China-Russian space cooperation is driven by the same forces that drive the overall strategic relationship. While the two countries do not share completely overlapping security concerns, they do share a strong desire to counter U.S. leadership, including in outer space. They share concerns over interpretation of U.S. space initiatives and see U.S. space-based capabilities and dominance, especially anything related to missile defense, as threatening to their strategic nuclear arsenals.

China-Russia space relations indicate an effort to deter and counter the U.S. militarily.

China-Russia space cooperation involves activities related to national defense. These include cooperative activities on ballistic missile defense (BMD), space debris monitoring, and satellite navigation.

Ballistic missile defense

China possesses BMD systems that have capabilities similar to those of the U.S. Patriot and Theater High Altitude Area Defense (THAAD) systems. Unofficial Chinese sources have linked an interest in developing more advanced BMD capabilities to the withdrawal of the United States from the Intermediate Range Nuclear Forces agreement and the U.S. development of long-range missile capabilities. China has stated opposition to global missile defense systems, and it is unknown to what extent BMD cooperation is limited to tactical and regional capabilities.

  • Russian assistance could aid China in developing ground- and space-based missile warning systems that would raise the effectiveness of China’s existing missile defense systems and speed the development of new systems.
  • Combined Chinese-Russian air and missile defense exercises indicate an effort to improve defenses against ballistic and cruise missile attack and demonstrate the growing closeness of the relationship. It is unknown to what extent the combined exercises reflect an intent to develop an actual combined air and missile defense capability.
  • We found no evidence to support the speculation of media and subject matter experts concerning the development of a joint missile early warning system. Such an agreement would be a significant step forward in the two countries’ relationship, making it similar to an alliance. Cooperation in this area could create mutually supportive relationships that not only would provide each country with enhanced capabilities but would also impose shared responsibilities that could increase the risk of escalation by drawing both countries into conflict with the United States.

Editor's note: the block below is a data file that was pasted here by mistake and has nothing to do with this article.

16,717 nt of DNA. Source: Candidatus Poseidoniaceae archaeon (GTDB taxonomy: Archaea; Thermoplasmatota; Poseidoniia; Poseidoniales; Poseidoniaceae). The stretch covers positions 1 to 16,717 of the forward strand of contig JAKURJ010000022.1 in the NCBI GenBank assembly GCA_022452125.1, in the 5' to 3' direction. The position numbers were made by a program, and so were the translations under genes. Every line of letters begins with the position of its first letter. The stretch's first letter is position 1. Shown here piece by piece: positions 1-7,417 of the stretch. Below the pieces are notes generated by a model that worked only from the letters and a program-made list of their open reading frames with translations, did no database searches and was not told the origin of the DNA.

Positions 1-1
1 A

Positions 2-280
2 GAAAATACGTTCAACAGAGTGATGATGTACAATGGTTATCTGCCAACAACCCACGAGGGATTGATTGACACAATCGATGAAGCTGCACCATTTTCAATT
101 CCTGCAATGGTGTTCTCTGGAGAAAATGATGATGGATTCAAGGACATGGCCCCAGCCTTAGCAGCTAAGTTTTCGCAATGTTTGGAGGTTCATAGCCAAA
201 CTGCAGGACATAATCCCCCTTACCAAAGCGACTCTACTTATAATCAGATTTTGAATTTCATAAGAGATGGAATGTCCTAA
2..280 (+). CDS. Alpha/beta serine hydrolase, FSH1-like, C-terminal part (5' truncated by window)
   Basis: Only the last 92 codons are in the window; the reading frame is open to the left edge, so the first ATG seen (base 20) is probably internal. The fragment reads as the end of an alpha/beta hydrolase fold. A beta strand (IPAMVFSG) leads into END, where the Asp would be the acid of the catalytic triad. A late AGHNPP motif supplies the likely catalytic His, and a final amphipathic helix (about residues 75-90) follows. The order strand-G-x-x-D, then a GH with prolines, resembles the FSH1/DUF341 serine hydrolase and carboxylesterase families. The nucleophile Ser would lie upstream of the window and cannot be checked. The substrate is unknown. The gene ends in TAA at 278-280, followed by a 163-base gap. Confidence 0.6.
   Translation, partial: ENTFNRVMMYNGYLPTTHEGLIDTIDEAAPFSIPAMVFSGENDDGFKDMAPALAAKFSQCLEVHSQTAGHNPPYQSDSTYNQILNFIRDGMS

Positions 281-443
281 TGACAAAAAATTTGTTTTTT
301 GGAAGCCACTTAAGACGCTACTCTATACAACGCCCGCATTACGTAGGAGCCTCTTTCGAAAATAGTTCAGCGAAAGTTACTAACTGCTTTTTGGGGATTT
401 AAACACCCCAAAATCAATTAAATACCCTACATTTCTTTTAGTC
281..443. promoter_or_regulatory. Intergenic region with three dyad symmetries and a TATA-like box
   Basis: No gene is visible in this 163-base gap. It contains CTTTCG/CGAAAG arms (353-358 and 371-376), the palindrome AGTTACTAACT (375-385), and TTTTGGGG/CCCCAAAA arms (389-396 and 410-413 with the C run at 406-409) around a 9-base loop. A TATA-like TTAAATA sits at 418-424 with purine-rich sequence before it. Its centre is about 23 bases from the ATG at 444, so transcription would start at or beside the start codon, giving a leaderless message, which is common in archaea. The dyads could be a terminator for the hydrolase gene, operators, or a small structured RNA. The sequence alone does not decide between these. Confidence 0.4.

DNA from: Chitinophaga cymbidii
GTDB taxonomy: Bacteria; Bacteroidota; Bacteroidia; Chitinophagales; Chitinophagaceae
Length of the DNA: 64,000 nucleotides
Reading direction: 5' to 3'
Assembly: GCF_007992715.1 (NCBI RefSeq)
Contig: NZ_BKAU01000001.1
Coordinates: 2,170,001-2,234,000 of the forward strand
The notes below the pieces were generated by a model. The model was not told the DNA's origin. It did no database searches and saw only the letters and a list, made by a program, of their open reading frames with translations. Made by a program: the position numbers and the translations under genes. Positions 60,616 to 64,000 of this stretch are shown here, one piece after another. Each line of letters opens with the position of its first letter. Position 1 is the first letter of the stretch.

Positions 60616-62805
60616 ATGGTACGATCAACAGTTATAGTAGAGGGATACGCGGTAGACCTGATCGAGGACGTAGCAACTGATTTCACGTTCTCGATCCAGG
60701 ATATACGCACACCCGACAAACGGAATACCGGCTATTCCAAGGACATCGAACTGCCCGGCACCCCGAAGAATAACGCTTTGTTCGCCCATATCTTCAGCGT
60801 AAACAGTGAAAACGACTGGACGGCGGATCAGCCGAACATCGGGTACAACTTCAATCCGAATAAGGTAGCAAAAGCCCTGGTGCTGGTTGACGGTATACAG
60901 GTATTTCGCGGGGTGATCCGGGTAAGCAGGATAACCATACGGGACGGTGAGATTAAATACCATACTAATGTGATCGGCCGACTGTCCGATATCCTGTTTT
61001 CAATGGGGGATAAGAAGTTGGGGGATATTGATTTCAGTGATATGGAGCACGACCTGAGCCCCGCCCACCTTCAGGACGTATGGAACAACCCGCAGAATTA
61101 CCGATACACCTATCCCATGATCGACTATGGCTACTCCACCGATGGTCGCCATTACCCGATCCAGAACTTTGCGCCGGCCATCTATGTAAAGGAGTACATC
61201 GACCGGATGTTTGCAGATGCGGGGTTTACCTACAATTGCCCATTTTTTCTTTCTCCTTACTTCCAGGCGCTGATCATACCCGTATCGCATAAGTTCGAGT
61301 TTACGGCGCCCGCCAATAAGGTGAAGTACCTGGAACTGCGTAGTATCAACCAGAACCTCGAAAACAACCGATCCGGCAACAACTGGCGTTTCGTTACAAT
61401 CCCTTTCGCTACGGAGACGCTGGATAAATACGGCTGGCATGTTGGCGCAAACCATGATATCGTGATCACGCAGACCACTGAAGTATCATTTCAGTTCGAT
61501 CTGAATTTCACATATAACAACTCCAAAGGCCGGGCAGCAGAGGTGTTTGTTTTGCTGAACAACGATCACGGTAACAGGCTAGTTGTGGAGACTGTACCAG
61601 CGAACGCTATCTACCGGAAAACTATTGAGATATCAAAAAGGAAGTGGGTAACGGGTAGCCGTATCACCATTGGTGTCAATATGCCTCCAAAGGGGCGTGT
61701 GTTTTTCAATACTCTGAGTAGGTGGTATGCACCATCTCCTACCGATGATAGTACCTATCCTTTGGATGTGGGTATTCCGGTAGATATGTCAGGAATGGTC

A hypothetical joint missile early warning system would complicate U.S. efforts to deny, degrade, or destroy Chinese or Russian BMD systems. Depending on the extent to which the Chinese and Russian systems were mutually supportive, attacks intended to suppress either the Chinese or Russian BMD system individually would risk escalating the conflict by involving both countries.

Space debris monitoring

China and Russia signed an agreement on space debris monitoring and data exchange in November 2018. Little is known about this cooperation, but it could involve two activities:

  • Technical cooperation to develop space debris monitoring capabilities
  • Mechanisms to allow for notification of conjunction events between spacecraft and debris

Due to the dual-use nature of space debris monitoring, China-Russia cooperation could have potential military applications. The similarity of space debris monitoring capabilities to military space surveillance capabilities could enhance the ability of both countries to collect intelligence on adversary space systems and aid in the tracking and targeting of U.S. satellites. The development of space surveillance capabilities could potentially leverage cooperation on missile early warning systems.

Satellite navigation